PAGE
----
The Sunday School curriculum we are developing incorporates the Faith Seeker Kids™ vision and rests on the assumption that we are all life-long faith seekers. It is our firm hope that children will believe in something greater than themselves. However, the specifics of what they believe are less important to us than their capacity to believe in something. We also want them to be able to articulate what they believe and to develop some version of a faith practice – a way to remind themselves of what they believe in.
Faith development requires both courage and knowledge. It takes courage to be compassionate, to question your own viewpoints, to explore other traditions, and to live life to its fullest. Luckily, many cultures and traditions have offered valuable insights into how this might be accomplished. Legends, rituals, holidays, ancient texts and practices from around the world can assist us as we journey along our own faith path. Here are some of the grounding principles we are using to develop our curriculum. Please see Instructional Theory, Features/Details, and Sample Lesson Plans for more information.
Bible: We recognize the Christian Bible as a foundational religious text for American culture. However, we do not view the Bible as the inerrant word of God, and we do not require the Bible to be taken literally. Instead, we view the Bible as a compilation of very old stories and myths. The Bible is full of legendary characters who exhibit great faith, impressive acts of love, incredibly treacherous behaviors, and a remarkable range of human emotion. These tales provide our children with opportunities to connect with our ancestors, to study how humans relate to the world around them, and to understand more fully how people might view God/the Divine/the Great Mystery. The Bible is not viewed in the same way by all Christians, so we also use the Bible as a starting point for understanding different versions of Christianity. Many people are surprised to learn that literal interpretations of the stories are sometimes presented in our curriculum, but with everything we teach, the kids decide what they choose to believe. It is fascinating to watch how their beliefs change over the years.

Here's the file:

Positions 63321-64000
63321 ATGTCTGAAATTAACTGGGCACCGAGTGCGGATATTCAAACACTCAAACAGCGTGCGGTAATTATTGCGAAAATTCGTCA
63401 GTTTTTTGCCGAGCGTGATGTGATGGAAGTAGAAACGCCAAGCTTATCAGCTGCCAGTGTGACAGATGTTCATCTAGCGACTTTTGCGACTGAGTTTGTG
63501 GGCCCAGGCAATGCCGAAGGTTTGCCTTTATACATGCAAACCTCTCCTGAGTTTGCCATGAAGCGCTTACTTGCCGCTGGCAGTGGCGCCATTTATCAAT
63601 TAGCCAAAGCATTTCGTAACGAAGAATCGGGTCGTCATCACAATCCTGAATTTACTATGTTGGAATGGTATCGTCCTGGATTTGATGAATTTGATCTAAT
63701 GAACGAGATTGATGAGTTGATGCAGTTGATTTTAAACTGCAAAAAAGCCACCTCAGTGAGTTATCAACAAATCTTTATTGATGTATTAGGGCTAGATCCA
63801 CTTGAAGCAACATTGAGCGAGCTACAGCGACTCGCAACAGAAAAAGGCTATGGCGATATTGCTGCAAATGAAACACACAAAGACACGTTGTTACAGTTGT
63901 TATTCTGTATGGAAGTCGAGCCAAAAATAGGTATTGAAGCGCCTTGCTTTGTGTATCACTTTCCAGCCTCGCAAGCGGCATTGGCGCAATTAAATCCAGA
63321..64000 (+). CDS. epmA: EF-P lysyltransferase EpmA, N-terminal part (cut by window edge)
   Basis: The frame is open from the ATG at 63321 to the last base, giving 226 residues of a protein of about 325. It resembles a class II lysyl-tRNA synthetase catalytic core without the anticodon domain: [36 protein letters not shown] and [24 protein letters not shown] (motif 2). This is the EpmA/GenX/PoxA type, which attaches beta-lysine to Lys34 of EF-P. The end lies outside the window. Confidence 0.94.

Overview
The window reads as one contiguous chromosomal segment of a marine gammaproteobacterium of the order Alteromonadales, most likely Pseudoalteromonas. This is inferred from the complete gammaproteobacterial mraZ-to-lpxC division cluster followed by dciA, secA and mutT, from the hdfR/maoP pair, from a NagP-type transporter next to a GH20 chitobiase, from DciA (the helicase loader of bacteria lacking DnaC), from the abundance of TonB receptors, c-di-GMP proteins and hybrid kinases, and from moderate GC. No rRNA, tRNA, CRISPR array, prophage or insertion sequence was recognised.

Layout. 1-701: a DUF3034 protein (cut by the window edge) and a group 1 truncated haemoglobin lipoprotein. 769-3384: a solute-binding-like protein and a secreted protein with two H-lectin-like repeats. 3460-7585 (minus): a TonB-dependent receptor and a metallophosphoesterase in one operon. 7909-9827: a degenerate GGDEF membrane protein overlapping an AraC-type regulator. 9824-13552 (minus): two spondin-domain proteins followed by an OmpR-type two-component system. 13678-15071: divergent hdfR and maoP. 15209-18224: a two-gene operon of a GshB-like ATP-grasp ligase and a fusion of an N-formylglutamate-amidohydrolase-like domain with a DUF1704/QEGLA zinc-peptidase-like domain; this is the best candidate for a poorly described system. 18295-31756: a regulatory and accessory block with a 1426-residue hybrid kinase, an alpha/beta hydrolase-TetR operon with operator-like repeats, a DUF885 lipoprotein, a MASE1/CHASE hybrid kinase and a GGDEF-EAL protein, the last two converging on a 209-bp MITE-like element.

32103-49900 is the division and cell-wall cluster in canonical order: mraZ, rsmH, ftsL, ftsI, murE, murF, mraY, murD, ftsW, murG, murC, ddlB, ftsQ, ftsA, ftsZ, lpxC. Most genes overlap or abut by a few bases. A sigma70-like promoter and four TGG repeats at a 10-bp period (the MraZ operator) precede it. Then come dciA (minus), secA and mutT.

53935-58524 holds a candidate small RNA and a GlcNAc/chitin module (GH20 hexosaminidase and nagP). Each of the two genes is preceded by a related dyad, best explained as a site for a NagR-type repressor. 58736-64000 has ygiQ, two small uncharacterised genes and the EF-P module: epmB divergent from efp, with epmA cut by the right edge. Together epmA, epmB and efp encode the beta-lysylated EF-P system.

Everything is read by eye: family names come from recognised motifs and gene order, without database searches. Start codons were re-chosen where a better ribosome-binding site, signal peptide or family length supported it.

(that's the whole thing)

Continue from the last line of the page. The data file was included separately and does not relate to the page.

Ancient Stories from Other Traditions: For many people, especially those who adopt a literal interpretation, the Bible is a document that prevents interfaith conversation. From our perspective, the exact opposite is true. The Bible is a wonderful, narrative text that is full of stories. This makes it perfect for kids. In fact, every other major religion in the world offers stories. For example, the Asianic traditions (Hinduism/Buddhism) provide the Panchatantra and the Jataka Tales. These ancient stories have migrated around the world, morphing with the linguistic and cultural traditions of place. Similarly, the Islamic tradition provides the Tales of the Prophets, a compilation of stories highlighting the blessed acts of God’s prophets who are referred to in the Qur’an. People have always shared stories about timeless topics – justice, compassion, peace, moral living, and a better understanding of the Sacred. Luckily, some of these accounts were eventually written down, allowing us to make connections between the stories of the Christian Bible and those of other traditions.
Holidays: All religious traditions also celebrate holidays. In their specifics, the holidays seem quite different from one another, but in a general sense, they are often rather similar. Many holidays commemorate acts of great faith. Others focus on gratitude, the earth’s bounty, and one’s relationship with the Divine. Nearly all provide opportunities to rest from work, to spend time with friends and family, to wear special clothes, to decorate in a festive manner, and to eat particular foods. Learning about, or even celebrating, the holidays of other traditions, is a very simple way for both children and adults to connect with other faiths. And who doesn’t love a holiday?
Christian Festivals: Jubilee! Community Church celebrates Christmas and Easter, so we are also developing units for those portions of the Christian calendar.